Analog Stethoscopes

Summary: Explore this overview of the trusted tool healthcare providers use to auscultate internal sounds of the body.
Analog Stethoscopes


The stethoscope is a medical device used for auscultating the internal sounds of the body. When placed on the body, vibrations are transmitted through the chestpiece, creating acoustic pressure waves that travel through the tubing to the ear tips of the stethoscope. The human ear then translates these pressure waves into sound, allowing clinicians to hear and analyze sounds in relation to the patient's condition.


The stethoscope headset consists of two ear tubes and ear tips. The ear tips are typically removable and can be easily exchanged to achieve a better fit. For the best sound quality, insert the earpieces into the ear canal such that they are pointing forward — away from the body and toward the bridge of the nose.

Pencil drawing of female clinician with stethoscope in ears and surgical maskHeadset usage diagram depicting proper way to insert ear tips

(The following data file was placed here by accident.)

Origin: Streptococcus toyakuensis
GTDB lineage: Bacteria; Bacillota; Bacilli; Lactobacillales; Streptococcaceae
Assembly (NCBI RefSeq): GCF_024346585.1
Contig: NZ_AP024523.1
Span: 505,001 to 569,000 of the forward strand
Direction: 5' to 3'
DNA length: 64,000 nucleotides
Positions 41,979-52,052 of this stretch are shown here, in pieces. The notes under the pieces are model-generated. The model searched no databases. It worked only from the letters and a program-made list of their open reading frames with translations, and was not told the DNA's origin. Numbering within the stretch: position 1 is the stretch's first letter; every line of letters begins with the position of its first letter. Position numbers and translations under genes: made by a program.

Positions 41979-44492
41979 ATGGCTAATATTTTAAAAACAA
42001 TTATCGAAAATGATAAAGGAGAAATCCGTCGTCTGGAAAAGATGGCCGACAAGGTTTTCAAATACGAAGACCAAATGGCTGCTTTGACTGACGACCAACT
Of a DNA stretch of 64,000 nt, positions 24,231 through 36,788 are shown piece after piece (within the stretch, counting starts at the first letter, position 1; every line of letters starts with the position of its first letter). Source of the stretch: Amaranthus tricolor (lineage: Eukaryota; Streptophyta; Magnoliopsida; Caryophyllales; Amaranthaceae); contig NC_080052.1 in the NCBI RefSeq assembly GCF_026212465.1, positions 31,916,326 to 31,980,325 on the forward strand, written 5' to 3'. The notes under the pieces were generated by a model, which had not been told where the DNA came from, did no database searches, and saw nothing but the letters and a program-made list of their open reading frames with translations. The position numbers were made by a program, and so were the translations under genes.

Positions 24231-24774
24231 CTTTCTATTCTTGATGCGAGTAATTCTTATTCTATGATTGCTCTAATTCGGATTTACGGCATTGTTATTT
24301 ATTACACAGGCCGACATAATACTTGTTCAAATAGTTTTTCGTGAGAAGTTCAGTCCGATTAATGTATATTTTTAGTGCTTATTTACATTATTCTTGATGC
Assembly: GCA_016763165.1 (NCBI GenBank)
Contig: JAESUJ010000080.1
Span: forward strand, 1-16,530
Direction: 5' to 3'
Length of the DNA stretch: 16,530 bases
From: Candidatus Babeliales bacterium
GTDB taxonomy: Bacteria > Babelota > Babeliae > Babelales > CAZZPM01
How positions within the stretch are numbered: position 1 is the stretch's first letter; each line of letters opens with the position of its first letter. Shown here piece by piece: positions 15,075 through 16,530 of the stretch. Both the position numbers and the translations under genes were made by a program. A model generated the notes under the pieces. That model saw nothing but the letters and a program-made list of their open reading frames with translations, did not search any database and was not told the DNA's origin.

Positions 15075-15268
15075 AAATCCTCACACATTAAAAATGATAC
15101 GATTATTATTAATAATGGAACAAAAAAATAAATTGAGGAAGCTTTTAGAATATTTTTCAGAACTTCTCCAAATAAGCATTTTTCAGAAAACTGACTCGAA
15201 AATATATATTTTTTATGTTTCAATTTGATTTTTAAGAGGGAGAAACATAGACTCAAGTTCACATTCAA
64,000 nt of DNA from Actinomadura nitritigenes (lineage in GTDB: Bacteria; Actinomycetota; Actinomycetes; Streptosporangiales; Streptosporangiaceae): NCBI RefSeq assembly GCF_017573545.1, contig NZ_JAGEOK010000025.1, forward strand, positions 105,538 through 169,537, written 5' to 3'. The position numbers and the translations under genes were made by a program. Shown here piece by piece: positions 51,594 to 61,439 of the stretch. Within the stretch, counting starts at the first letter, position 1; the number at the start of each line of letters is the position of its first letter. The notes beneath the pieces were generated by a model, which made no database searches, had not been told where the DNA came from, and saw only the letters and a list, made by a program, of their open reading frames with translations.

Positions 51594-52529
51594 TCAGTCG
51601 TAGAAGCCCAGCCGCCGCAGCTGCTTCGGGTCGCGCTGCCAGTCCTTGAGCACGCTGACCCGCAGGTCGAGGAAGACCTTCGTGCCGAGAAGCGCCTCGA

The head of the stethoscope is placed on the patient's skin and is responsible for conducting sound. A standard chestpiece has two sides, the diaphragm and bell, which can be switched between by rotating the chestpiece 180 degrees. When the diaphragm is activated, the bell will be deactivated to prevent sound from coming through, and vice versa. Tap on the chestpiece to check which side is activated.

Analog stethoscope annotating the chestpiece


The bell is the smaller circular side of the chestpiece. It's used to pick up lower frequency sounds and is designed to be used on pediatric patients.


The larger circular side of the chestpiece is called the diaphragm. The diaphragm is used to pick up sounds with higher frequencies.